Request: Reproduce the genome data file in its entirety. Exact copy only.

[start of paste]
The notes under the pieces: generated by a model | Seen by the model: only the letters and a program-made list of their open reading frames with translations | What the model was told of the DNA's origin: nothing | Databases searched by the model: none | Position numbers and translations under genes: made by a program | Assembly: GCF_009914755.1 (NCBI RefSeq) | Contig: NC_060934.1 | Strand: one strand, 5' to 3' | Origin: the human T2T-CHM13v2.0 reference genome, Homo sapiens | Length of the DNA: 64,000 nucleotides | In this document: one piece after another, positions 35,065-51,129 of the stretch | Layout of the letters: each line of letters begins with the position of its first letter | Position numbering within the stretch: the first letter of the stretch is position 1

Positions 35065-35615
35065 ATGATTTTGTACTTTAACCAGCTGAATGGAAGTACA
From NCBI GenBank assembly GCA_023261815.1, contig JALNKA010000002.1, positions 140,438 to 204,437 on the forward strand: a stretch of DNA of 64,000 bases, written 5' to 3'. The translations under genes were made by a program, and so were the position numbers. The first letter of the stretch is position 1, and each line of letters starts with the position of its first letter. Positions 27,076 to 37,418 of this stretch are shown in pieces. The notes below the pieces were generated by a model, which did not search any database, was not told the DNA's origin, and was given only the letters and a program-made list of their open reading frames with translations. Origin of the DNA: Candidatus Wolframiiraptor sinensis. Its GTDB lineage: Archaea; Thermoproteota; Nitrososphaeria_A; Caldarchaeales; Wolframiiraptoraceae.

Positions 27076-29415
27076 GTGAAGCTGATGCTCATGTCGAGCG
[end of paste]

The notes under the pieces: generated by a model | Seen by the model: only the letters and a program-made list of their open reading frames with translations | What the model was told of the DNA's origin: nothing | Databases searched by the model: none | Position numbers and translations under genes: made by a program | Assembly: GCF_009914755.1 (NCBI RefSeq) | Contig: NC_060934.1 | Strand: one strand, 5' to 3' | Origin: the human T2T-CHM13v2.0 reference genome, Homo sapiens | Length of the DNA: 64,000 nucleotides | In this document: one piece after another, positions 35,065-51,129 of the stretch | Layout of the letters: each line of letters begins with the position of its first letter | Position numbering within the stretch: the first letter of the stretch is position 1

Positions 35065-35615
35065 ATGATTTTGTACTTTAACCAGCTGAATGGAAGTACA
From NCBI GenBank assembly GCA_023261815.1, contig JALNKA010000002.1, positions 140,438 to 204,437 on the forward strand: a stretch of DNA of 64,000 bases, written 5' to 3'. The translations under genes were made by a program, and so were the position numbers. The first letter of the stretch is position 1, and each line of letters starts with the position of its first letter. Positions 27,076 to 37,418 of this stretch are shown in pieces. The notes below the pieces were generated by a model, which did not search any database, was not told the DNA's origin, and was given only the letters and a program-made list of their open reading frames with translations. Origin of the DNA: Candidatus Wolframiiraptor sinensis. Its GTDB lineage: Archaea; Thermoproteota; Nitrososphaeria_A; Caldarchaeales; Wolframiiraptoraceae.

Positions 27076-29415
27076 GTGAAGCTGATGCTCATGTCGAGCG